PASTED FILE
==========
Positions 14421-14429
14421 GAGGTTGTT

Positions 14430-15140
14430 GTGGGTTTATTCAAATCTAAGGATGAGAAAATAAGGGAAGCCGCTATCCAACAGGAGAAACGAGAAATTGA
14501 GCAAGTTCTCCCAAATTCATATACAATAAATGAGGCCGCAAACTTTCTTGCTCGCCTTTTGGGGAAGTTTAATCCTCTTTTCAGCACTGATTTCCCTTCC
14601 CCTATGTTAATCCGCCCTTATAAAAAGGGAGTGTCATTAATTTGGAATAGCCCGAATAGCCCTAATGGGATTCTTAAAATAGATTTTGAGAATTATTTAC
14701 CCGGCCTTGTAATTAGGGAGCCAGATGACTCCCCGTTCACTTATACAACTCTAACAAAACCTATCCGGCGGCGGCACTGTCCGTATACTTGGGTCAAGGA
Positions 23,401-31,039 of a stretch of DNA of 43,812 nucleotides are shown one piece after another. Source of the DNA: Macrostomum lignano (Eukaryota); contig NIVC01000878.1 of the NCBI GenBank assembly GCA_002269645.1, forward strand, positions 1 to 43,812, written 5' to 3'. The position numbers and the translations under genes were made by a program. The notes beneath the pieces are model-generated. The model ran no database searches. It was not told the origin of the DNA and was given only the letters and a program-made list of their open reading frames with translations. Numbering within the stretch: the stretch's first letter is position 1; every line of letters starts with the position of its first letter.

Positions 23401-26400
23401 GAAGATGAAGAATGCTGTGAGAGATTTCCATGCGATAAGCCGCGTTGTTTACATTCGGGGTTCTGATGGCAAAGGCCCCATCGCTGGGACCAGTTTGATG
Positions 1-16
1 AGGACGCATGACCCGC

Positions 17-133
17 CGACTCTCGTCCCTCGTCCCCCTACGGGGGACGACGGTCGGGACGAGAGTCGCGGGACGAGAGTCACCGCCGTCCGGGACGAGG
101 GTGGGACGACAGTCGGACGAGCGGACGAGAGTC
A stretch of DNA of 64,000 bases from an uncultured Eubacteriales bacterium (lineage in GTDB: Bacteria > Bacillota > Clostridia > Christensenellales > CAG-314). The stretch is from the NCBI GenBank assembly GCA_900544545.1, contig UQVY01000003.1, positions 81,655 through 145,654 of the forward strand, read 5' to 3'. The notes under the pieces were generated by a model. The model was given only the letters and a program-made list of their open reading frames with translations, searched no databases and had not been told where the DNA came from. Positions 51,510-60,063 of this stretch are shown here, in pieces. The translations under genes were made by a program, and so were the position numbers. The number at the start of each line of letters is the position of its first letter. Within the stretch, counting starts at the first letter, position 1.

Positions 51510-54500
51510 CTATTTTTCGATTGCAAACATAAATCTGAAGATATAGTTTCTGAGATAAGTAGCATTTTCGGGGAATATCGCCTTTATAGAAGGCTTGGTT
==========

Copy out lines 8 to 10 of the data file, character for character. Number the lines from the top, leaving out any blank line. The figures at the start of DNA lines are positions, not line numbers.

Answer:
Positions 23,401-31,039 of a stretch of DNA of 43,812 nucleotides are shown one piece after another. Source of the DNA: Macrostomum lignano (Eukaryota); contig NIVC01000878.1 of the NCBI GenBank assembly GCA_002269645.1, forward strand, positions 1 to 43,812, written 5' to 3'. The position numbers and the translations under genes were made by a program. The notes beneath the pieces are model-generated. The model ran no database searches. It was not told the origin of the DNA and was given only the letters and a program-made list of their open reading frames with translations. Numbering within the stretch: the stretch's first letter is position 1; every line of letters starts with the position of its first letter.

Positions 23401-26400
23401 GAAGATGAAGAATGCTGTGAGAGATTTCCATGCGATAAGCCGCGTTGTTTACATTCGGGGTTCTGATGGCAAAGGCCCCATCGCTGGGACCAGTTTGATG